One of the most attractive, but nevertheless highly controversial proposals to alleviate the negative effects of today’s international patent regime is the Health Impact Fund (HIF). Although the HIF has been drafted to facilitate access to medicines and boost pharmaceutical research, we have analysed the burdens for the global poor a similar proposal designed to promote the use and development of climate-friendly technologies would have. Drawing parallels from the access to medicines debate, we suspect that an analogous “Climate Impact (...)
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  37. Sovereign Wealth Funds and Global Justice.Chris Armstrong - 2013 - Ethics and International Affairs 27 (4):413-428.
    Dozens of countries have established Sovereign Wealth Funds in the last decade or so, in the majority of cases employing those funds to manage the large revenues gained from selling resources such as oil and gas on a tide of rapidly rising commodity prices. These funds have raised a series of ethical questions, including just how the money contained in such funds should eventually be spent. This article engages with that question, and specifically seeks to connect debates on SWFs with (...)
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  38.  4
    Global Justice and Global Realities.Shmuel Nili - 2016 - Journal of International Political Theory 12 (2):200-216.
    Should global political theory “get real,” focusing on real-world moral failures? I argue that, insofar as we think it important to reflect on global morality in a world of separate states, the answer is yes. In the article’s first stage, I set up the argument by suggesting that our only convincing reasons to reject the idea of a world state are non-ideal—these reasons concern failures to comply with moral duties, rather than ideal visions of a perfectly just world (...)
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    Global Justice’ and the Suppressed Epistemologies of the Indigenous People of Africa.Dennis Masaka - 2017 - Philosophical Papers 46 (1):59-84.
    The position that I seek to defend in this article is that the epistemological hegemony that is presently one of the defining characters of the relationship between Africa and the global North is a form of injustice which makes the talk of ‘global justice’ illusory. In arguing thus, I submit that denying the indigenous people of Africa an epistemology that is comparable to epistemologies from other geopolitical centres translates to questioning their humanity which is a form of (...)
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  40. Achieving Global Justice: Why Failures Matter More Than Ideals.David Wiens - 2015 - In Kate Brennan (ed.), Making Global Institutions Work: Power, Accountability and Change. Routledge.
    My aim in this paper is twofold. First, I challenge the view that ideal normative principles offer appropriate guidelines for our efforts to identify morally progressive institutional reform strategies. I shall call this view the "ideal guidance approach." Second, I develop an alternative methodological approach to specifying nonideal normative principles, which I call the "failure analysis approach." I contrast these alternatives using examples from the global justice literature.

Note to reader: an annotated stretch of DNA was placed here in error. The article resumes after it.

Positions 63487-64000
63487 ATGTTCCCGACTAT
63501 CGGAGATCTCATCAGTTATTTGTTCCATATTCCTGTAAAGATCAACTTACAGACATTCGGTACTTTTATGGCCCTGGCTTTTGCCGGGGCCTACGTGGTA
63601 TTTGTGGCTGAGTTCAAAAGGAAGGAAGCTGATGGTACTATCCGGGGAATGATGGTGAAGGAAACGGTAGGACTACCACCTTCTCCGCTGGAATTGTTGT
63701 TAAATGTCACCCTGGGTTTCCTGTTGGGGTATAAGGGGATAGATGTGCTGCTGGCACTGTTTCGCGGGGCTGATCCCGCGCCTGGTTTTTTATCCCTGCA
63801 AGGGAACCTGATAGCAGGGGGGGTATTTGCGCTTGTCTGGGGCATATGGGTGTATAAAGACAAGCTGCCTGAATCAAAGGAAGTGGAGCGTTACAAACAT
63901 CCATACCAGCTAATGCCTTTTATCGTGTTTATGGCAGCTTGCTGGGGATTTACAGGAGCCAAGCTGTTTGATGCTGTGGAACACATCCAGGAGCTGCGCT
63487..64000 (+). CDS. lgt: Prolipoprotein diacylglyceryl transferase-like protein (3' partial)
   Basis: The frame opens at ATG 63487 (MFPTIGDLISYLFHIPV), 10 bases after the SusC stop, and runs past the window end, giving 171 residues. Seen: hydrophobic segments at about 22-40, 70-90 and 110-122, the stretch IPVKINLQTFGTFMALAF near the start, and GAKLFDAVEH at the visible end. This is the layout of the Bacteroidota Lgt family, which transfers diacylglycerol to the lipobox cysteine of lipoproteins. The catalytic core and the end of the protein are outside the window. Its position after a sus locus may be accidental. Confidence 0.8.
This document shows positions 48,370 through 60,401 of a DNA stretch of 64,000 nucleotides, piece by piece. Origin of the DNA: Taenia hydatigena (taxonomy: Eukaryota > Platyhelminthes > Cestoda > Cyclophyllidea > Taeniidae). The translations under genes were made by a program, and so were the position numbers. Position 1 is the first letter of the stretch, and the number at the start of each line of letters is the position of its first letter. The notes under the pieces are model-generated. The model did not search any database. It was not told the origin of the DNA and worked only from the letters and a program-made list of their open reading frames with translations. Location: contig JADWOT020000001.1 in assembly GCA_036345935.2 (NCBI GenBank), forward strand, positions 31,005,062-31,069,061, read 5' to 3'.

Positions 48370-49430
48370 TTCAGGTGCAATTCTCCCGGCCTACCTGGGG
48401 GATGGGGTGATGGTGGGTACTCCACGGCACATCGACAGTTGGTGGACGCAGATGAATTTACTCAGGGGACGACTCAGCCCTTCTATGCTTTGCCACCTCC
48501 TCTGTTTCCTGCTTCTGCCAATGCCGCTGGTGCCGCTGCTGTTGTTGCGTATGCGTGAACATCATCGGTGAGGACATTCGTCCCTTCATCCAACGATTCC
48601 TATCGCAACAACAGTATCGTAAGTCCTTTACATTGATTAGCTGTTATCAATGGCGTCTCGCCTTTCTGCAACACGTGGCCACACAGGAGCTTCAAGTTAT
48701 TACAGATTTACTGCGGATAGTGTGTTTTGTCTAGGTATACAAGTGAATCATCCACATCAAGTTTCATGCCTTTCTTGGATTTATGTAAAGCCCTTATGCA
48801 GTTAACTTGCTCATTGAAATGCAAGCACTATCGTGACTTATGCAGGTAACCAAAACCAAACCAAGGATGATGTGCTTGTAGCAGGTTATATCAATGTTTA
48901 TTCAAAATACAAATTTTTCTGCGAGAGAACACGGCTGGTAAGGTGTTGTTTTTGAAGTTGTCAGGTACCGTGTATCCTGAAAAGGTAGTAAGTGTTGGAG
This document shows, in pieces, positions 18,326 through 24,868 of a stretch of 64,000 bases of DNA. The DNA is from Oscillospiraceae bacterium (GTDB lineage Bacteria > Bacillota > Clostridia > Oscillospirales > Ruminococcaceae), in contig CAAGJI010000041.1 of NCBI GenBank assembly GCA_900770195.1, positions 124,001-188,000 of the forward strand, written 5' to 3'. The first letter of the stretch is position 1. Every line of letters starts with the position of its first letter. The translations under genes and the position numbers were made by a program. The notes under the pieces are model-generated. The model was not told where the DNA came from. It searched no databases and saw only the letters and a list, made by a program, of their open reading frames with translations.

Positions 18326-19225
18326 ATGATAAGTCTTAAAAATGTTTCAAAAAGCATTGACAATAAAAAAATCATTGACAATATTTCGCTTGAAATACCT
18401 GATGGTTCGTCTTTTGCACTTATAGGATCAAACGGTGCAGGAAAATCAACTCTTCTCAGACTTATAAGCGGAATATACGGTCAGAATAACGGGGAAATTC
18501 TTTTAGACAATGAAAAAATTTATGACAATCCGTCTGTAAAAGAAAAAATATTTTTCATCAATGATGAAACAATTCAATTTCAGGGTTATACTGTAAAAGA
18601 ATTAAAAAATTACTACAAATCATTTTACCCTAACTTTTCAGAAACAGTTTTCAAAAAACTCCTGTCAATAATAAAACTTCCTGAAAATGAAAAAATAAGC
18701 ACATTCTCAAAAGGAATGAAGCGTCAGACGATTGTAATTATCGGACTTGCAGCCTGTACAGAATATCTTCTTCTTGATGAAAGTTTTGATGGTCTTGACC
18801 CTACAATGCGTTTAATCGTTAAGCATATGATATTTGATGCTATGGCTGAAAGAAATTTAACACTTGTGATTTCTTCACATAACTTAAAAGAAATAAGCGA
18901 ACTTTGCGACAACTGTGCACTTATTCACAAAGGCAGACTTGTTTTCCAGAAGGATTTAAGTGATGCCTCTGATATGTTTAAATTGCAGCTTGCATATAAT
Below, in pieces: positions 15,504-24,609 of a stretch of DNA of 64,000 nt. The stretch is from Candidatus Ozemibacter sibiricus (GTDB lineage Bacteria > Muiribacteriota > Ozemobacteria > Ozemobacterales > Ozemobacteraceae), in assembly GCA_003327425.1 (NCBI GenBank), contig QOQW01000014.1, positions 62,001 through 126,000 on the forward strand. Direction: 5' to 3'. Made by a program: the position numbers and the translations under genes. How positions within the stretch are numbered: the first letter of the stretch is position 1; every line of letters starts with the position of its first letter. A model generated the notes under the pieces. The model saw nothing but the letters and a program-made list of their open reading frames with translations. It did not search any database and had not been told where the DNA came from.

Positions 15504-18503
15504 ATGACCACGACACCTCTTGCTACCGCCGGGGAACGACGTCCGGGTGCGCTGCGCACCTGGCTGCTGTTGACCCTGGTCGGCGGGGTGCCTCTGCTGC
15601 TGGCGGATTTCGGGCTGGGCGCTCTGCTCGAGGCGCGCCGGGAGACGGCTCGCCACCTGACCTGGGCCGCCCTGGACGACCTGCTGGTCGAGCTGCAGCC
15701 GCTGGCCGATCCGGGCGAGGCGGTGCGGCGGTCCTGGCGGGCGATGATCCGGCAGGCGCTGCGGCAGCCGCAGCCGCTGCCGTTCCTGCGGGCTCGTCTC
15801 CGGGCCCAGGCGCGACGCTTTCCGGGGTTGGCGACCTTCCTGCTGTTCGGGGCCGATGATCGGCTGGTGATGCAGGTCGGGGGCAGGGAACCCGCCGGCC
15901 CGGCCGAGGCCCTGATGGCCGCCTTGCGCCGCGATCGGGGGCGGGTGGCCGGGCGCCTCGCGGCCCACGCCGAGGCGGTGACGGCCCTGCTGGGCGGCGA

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  41.  26
    Global Cities, Global Justice?Loren King & Michael Blake - 2018 - Journal of Global Ethics 14 (3):332-352.
    The global city is a contested site of economic innovation and cultural production, as well as profound inequalities of wealth and life chances. These cities, and large cities that aspire to ‘global’ status, are often the point of entry for new immigrants. Yet for political theorists (and indeed many scholars of global institutions), these critical sites of global influence and inequality have not been a significant focus of attention. This is curious. Theorists have wrestled with the (...)
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    Global Justice and the Logic of the Burden of Proof.Juha Raikka - 2005 - Metaphilosophy 36 (1-2):228-239.
  43.  3
    Global Justice, Global Institutions.Daniel M. Weinstock (ed.) - 2007 - University of Calgary Press.
    Defining the principles of justice that ought to govern the global economic and political sphere is one of the most urgent tasks that contemporary political philosophers face. But they must also contribute to working through the institutional implications of these principles. How might principles of global justice be realized? Must the institutions that aim to implement them be transnational, or can global justice be attained within the context of the state system? Can institutions of (...)
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  44.  43
    Political Theory of Global Justice: A Cosmopolitan Case for the World State.Luis Cabrera - 2004 - Routledge.